JUST over one-quarter of consumer spending on food makes it farmers, according to international research, with the share even smaller in Australia.
A paper published in journal Nature Food today shows 27 per cent of the global consumer expenditure reached farmers, while this number shrank to just 23pc for Australian farmers.
The largest share ends up in the post-farmgate value chain.
The reseachers looked at 61 middle - and high-income countries, which cover about 90pc of the global food economy, during an 11-year period from 2005-15.
The figure consistently falls in the 16-38pc range for middle- and high-income countries and falls significantly as incomes rise.
The researchers, from United States-based Cornell University, the US Department of Agriculture and the University of Copenhagen, Denmark, say part of the reason why this area has been under-researched is the difficulty in finding comparable data across different nations.
The US has economy-wide food value chain data, with the USDA publishing a "food dollar series' each year since 1947, which has been used to examine competitiveness and performance of these value chains, but the researchers say Canada is the only other country with a comparable series constructed, covering the 1997-2010 period.
Building on this method, Christopher Barrett and colleagues developed a universal, standardised approach to estimate the importance of food value chains between farmers and consumers, known as the 'global food dollar' method.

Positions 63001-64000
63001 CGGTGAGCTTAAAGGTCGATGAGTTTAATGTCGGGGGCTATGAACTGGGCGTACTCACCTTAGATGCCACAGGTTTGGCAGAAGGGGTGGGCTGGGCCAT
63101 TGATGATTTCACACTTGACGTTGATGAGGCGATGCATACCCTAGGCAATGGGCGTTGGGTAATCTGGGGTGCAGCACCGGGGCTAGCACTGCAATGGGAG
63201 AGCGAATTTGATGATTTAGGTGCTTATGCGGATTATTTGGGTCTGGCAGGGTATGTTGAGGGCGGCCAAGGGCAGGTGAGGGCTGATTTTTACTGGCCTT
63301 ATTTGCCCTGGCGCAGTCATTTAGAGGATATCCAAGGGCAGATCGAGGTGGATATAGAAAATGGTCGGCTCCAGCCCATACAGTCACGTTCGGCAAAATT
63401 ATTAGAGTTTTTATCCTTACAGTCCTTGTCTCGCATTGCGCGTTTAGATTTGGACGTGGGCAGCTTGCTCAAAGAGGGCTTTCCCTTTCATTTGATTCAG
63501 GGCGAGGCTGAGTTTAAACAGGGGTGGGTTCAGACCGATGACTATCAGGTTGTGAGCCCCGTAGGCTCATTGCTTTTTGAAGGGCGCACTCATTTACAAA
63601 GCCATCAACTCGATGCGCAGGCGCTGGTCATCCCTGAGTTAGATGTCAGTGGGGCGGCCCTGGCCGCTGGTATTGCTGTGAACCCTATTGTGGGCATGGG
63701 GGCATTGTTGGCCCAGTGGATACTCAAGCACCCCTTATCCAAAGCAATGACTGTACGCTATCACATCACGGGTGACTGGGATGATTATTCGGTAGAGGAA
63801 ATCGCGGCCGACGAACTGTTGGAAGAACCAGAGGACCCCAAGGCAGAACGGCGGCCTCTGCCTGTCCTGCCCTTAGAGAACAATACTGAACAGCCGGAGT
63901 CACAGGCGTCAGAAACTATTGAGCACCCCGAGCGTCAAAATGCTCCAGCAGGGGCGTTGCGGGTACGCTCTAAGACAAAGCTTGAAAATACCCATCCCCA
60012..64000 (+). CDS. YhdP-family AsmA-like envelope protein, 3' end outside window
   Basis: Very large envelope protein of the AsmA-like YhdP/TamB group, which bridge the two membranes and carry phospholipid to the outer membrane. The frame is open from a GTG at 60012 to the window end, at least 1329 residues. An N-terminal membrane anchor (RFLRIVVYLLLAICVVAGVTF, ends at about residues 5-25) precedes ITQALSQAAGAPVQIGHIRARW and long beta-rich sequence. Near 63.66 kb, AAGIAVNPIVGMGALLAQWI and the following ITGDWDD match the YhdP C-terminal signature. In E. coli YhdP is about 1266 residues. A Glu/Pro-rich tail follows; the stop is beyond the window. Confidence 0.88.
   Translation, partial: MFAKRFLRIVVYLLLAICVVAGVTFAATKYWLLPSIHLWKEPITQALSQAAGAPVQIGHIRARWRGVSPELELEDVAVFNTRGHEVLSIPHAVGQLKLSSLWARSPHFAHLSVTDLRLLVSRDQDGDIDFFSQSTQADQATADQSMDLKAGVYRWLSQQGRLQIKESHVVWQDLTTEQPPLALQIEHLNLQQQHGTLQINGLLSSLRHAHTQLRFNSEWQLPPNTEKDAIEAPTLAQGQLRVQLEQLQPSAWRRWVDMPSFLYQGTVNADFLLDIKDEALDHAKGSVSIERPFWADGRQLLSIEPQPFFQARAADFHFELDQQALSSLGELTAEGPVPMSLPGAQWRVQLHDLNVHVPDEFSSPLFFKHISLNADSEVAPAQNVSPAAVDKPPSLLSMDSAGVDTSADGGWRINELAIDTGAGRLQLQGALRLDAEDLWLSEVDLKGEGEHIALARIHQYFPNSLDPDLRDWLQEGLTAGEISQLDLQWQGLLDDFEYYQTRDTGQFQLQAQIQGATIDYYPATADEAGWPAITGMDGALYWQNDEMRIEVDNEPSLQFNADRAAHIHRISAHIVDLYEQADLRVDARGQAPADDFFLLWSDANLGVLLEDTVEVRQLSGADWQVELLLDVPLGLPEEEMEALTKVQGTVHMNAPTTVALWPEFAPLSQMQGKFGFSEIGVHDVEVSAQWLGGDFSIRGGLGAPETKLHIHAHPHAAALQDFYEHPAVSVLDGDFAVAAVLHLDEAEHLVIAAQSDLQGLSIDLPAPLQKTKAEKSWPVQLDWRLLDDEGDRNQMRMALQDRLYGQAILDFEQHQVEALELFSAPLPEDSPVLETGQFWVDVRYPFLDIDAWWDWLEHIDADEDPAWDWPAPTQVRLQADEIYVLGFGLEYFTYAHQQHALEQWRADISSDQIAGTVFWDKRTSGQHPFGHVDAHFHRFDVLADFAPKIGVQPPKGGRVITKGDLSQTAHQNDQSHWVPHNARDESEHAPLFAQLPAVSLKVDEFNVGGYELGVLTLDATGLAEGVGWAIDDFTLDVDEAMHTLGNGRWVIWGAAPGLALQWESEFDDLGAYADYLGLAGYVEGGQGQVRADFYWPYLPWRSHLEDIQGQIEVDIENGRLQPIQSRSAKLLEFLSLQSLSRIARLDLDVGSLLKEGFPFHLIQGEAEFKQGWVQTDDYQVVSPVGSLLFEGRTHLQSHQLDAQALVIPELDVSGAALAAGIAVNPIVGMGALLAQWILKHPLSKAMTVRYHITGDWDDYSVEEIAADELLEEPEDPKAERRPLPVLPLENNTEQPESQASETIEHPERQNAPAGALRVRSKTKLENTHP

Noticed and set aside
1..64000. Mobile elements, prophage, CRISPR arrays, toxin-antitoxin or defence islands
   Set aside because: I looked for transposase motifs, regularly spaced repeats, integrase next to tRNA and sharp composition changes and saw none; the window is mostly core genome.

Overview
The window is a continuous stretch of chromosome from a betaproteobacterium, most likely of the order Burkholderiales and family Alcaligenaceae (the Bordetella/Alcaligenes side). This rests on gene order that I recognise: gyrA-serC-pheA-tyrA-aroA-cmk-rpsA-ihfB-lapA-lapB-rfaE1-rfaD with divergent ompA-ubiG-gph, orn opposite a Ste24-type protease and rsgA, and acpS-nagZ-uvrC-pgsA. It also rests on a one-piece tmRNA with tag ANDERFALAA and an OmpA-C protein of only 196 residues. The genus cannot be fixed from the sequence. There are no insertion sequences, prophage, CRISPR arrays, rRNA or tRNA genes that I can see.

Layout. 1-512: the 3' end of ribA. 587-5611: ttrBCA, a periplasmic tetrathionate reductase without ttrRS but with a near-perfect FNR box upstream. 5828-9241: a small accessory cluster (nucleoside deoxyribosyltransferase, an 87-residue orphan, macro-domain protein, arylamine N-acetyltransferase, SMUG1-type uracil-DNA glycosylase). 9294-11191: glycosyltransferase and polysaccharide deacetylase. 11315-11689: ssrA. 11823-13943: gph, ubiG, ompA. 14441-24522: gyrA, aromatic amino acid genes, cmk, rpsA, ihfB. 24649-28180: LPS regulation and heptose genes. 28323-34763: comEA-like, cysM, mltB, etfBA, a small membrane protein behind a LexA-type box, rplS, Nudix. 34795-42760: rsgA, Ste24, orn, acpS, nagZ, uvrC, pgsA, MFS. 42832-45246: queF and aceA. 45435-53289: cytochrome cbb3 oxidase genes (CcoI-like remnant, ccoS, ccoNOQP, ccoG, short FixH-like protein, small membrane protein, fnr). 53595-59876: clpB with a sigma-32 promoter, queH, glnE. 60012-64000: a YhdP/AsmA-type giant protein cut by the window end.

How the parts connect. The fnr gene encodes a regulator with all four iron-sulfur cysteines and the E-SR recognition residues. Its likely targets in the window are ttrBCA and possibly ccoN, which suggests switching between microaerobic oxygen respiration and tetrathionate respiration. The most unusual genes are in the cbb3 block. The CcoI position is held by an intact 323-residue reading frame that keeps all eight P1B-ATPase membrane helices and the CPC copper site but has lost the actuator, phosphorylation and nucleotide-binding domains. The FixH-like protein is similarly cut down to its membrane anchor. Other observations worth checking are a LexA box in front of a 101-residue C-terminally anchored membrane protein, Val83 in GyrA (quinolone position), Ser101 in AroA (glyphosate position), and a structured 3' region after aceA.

Using the US data, the researchers were able to show that the farm share of consumer total food expenditure has dropped from 46pc in 1947-2017 to 15pc, even as incomes grew by about 2pc a year, the population urbanised and agricultural land productivity increased by an average of more than 1pc annually.
With such a heavy role played by the post-harvest food value chain - including processing, storage, transport, wholesaling, retailing and food service - it shows how difficult it can be to get food to consumers.
"The COVID-19 pandemic has also revealed how food value chain logistical constraints can lead to the painful juxtaposition of farmers dumping unsellable milk and perishable produce at the same time as food shops run out of stock and ration purchases of increasingly expensive perishables such as eggs," the researchers wrote.
Researchers hope these findings may help inform public policies aimed at a more equitable distribution of food revenues.
Have you signed up to The Land's free daily newsletter? Register below to make sure you are up to date with everything that's important to NSW agriculture.